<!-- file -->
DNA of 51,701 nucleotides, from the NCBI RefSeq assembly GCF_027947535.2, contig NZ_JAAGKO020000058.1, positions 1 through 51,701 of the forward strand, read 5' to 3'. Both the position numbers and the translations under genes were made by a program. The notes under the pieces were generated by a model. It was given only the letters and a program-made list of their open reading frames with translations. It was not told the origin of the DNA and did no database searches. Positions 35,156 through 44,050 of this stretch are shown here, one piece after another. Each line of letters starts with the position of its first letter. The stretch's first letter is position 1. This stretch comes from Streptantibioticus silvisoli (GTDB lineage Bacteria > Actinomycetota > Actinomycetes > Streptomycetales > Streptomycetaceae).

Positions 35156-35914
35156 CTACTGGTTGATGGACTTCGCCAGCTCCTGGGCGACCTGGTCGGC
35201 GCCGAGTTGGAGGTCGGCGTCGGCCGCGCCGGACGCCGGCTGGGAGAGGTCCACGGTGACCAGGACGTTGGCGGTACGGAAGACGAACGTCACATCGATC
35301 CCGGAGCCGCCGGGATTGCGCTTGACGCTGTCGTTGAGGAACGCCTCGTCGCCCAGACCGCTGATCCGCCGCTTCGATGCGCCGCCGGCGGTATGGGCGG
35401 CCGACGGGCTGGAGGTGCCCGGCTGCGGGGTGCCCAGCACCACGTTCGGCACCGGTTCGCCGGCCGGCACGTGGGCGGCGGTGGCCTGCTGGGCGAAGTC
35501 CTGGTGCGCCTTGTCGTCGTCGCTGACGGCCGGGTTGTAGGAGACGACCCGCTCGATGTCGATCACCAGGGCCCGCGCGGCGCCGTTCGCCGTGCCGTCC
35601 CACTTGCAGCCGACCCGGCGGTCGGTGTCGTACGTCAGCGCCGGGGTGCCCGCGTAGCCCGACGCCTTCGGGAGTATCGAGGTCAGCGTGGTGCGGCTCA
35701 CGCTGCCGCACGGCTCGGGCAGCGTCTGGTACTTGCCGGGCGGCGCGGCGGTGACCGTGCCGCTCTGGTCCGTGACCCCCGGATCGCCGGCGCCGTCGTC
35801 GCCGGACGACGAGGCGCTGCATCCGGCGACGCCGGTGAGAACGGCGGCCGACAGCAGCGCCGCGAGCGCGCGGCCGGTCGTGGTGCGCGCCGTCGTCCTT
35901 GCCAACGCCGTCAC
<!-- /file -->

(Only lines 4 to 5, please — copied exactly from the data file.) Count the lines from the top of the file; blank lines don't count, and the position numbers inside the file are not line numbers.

35201 GCCGAGTTGGAGGTCGGCGTCGGCCGCGCCGGACGCCGGCTGGGAGAGGTCCACGGTGACCAGGACGTTGGCGGTACGGAAGACGAACGTCACATCGATC
35301 CCGGAGCCGCCGGGATTGCGCTTGACGCTGTCGTTGAGGAACGCCTCGTCGCCCAGACCGCTGATCCGCCGCTTCGATGCGCCGCCGGCGGTATGGGCGG